Are there special forces at work in New Mexico?
And what about the second spot mentioned, a "place near the water where the cross stands"?
This gets doubly intriguing. We don't pretend to know every spot in North America that has a Cross overlooking water (if the prophecy pertains only to that continent). Surely, there are a good number of churches, retreat houses, monasteries, and shrines or chapels that rise above or near lakes, rivers, and streams -- or the ocean. In San Diego is a Cross atop Mount Soledad that has been under legal attack by atheists for years ("and yet it still stands!" noted a viewer).
In Texas, a 19-story cross towers over a roadside near Pampas, with arm spans of 110 feet!
But no water nearby (not significant, in this stretch of parched country, at any rate).
An even taller Cross stands at the junction of Interstates 57 and 70 in Effingham, Illinois, at 198 feet.
It's 193 miles south of Chicago -- but again, no proximate and significant water.
Which brings us to another Cross in the U.S. at Our Lady of La Leche Shrine in the nation's oldest city, St. Augustine (founded in 1565), a Cross that at about two hundred feet high is even taller.
Says a diocesan website: "This massive structure, made of stainless steel and rising two hundred and eight feet above the marshes of the Matanzas River, stands as a sentinel over the Mission and a 'Beacon of Faith' for all who pass this way."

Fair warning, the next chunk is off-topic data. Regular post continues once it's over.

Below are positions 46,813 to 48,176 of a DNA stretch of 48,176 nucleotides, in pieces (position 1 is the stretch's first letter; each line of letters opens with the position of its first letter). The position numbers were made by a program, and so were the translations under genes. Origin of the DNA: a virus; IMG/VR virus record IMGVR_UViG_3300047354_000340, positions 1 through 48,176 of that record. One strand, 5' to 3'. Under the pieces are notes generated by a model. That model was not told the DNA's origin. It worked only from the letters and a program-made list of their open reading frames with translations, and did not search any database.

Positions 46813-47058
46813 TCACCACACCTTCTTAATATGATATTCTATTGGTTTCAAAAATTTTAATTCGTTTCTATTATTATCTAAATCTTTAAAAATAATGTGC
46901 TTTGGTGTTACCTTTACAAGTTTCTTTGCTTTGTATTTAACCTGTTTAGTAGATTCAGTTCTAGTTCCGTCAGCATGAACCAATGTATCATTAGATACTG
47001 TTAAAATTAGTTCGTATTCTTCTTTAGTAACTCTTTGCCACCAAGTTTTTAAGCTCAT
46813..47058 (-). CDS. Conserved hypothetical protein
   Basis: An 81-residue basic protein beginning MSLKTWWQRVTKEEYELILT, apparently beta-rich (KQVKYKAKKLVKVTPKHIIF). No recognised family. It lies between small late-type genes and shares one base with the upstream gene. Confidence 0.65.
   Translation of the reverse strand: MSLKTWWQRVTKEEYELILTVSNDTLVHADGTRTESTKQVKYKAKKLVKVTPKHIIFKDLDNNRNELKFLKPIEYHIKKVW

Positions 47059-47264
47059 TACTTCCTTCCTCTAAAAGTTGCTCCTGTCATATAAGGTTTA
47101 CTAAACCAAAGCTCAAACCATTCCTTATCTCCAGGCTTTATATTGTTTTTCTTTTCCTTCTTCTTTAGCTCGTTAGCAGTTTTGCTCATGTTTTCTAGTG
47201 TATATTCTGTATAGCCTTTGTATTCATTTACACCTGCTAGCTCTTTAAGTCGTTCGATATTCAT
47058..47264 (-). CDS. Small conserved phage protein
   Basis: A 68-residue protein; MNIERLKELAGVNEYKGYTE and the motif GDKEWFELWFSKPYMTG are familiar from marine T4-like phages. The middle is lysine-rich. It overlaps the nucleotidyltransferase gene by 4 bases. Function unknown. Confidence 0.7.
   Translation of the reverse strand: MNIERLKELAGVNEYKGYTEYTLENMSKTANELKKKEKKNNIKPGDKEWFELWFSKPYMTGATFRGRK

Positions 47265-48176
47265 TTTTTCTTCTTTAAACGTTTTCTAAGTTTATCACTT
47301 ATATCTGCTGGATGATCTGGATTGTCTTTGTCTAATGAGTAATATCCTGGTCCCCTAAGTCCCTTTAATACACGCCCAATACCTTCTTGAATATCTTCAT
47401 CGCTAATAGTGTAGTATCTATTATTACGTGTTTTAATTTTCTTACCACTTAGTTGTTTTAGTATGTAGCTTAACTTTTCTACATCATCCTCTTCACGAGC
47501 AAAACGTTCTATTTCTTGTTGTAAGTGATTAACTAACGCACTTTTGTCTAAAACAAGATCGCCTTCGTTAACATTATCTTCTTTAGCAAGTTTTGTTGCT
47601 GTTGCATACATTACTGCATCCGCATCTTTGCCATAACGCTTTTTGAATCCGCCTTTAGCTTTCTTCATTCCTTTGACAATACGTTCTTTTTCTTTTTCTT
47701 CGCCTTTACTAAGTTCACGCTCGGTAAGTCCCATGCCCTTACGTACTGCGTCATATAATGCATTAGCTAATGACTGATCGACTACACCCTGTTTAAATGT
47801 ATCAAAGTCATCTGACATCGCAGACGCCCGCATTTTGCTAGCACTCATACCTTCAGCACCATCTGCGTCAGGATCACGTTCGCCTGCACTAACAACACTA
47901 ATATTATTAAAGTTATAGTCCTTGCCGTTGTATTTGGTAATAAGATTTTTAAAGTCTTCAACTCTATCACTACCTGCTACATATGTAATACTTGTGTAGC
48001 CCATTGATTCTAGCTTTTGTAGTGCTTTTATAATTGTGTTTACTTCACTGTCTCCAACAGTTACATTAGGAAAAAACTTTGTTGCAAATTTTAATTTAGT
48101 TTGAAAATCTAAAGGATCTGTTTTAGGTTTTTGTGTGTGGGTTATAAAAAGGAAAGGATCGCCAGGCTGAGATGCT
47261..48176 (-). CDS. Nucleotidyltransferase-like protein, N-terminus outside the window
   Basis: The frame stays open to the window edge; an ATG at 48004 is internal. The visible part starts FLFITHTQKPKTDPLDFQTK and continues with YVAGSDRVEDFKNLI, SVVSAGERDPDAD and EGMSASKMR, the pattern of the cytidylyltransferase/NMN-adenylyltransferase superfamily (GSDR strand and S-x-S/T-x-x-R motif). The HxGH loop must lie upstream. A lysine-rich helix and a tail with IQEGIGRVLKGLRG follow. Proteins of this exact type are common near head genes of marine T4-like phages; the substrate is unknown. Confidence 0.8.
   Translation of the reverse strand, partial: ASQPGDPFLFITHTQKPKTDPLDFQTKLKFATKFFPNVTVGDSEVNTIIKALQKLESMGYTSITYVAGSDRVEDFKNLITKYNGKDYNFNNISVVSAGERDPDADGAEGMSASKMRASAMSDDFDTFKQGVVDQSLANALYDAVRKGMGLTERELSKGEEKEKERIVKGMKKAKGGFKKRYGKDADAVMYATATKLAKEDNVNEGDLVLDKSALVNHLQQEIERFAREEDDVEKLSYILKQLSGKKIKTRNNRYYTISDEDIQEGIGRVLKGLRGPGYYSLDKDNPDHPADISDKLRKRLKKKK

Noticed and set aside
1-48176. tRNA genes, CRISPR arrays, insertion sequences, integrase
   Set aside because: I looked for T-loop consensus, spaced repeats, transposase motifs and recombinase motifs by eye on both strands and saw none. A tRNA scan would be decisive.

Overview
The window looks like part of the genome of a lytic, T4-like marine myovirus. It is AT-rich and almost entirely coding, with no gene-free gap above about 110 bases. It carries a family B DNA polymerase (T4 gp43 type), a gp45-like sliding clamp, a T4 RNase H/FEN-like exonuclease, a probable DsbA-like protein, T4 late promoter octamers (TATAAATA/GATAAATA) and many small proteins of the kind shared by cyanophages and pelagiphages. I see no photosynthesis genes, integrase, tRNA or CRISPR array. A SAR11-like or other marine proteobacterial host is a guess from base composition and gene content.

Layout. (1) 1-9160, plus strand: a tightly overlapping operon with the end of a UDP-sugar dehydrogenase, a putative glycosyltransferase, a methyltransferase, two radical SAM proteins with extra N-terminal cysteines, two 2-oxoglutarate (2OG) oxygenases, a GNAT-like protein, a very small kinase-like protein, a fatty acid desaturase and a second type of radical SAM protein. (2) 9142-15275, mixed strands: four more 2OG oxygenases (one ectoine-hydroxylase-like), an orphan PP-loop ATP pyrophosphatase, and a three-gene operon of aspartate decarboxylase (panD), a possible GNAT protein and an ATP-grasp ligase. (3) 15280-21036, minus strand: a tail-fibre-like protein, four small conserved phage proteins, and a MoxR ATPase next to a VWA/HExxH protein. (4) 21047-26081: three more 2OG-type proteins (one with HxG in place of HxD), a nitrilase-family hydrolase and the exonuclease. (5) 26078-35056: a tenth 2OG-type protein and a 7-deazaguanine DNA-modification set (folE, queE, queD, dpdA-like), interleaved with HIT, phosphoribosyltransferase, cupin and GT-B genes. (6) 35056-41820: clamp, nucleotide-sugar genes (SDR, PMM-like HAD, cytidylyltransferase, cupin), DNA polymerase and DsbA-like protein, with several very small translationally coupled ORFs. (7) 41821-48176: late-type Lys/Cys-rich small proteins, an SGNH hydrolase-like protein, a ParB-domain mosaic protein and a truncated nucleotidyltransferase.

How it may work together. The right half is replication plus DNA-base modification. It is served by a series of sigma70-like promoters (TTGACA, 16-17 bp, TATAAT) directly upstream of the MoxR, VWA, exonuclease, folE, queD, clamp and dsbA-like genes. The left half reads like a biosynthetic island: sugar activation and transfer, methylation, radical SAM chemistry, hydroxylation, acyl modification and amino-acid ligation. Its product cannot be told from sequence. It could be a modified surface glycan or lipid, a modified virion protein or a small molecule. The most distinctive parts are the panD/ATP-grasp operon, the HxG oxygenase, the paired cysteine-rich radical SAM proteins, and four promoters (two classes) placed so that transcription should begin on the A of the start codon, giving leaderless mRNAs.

There is that word: beacon.
Meanwhile, it marks the spot of what many assert was the first documented Mass in the United States. It is also where the first actual thanksgiving was held.
And the shrine is the oldest Marian one on the continent.
"The plaque at the base of the world's tallest cross, which is 208 feet high, says that it 'marks the approximate site where in 1565 the cross of Christianity was first permanently planted in what is now the United States.' That's right -- Jesus arrived in America here first, over a half-century before the Pilgrims even touched their toes to Plymouth Rock (and forty-two years before Jamestown). 'The Great Cross' (as it's known) was erected in 1966 to mark the 400th anniversary of that momentous day. It's built of seventy tons of stainless steel plates, packed with concrete in its lower third to prevent toppling by hurricanes. It's part of the Shrine of Our Lady of La Leche, and its height was designed so that everyone near St. Augustine could see it, and be reminded "of the religious beginning of our nation," according to the plaque."